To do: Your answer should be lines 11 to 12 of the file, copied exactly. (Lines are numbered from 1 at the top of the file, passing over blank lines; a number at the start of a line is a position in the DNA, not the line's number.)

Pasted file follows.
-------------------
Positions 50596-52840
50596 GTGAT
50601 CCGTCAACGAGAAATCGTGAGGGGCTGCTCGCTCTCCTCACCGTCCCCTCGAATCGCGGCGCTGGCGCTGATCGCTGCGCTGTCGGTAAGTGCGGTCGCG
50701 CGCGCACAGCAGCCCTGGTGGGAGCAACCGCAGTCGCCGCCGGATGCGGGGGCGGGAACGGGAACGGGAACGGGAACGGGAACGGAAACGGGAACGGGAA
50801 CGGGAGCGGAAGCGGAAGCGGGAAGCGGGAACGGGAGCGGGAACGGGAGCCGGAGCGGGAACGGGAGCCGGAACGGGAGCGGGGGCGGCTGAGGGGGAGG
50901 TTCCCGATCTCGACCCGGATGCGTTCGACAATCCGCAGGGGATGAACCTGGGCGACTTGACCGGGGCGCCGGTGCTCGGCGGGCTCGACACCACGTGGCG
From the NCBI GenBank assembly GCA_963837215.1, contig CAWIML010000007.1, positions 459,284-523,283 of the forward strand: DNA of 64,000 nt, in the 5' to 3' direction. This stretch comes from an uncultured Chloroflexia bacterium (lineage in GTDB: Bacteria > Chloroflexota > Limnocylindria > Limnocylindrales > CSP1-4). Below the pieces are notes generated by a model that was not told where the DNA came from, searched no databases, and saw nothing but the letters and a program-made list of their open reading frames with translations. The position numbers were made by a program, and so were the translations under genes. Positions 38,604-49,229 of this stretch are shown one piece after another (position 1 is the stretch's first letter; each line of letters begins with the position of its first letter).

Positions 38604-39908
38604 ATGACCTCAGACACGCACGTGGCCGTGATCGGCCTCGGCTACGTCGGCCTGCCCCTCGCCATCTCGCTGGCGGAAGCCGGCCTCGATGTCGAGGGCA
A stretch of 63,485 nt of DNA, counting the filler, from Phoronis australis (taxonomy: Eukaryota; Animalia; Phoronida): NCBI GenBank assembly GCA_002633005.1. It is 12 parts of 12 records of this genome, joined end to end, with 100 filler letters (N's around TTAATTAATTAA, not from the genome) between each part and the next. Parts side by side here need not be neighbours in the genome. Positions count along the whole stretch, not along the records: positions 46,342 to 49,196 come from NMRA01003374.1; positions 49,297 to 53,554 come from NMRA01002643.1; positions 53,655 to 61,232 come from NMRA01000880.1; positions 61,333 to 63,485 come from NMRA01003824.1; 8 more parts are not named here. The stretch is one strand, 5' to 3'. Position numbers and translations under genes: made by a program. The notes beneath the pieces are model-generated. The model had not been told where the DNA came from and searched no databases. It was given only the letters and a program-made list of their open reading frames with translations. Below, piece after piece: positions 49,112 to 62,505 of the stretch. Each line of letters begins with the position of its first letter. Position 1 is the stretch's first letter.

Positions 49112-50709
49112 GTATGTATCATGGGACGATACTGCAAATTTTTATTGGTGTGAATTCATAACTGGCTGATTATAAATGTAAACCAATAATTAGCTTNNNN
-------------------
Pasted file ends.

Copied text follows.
Positions 49112-50709
49112 GTATGTATCATGGGACGATACTGCAAATTTTTATTGGTGTGAATTCATAACTGGCTGATTATAAATGTAAACCAATAATTAGCTTNNNN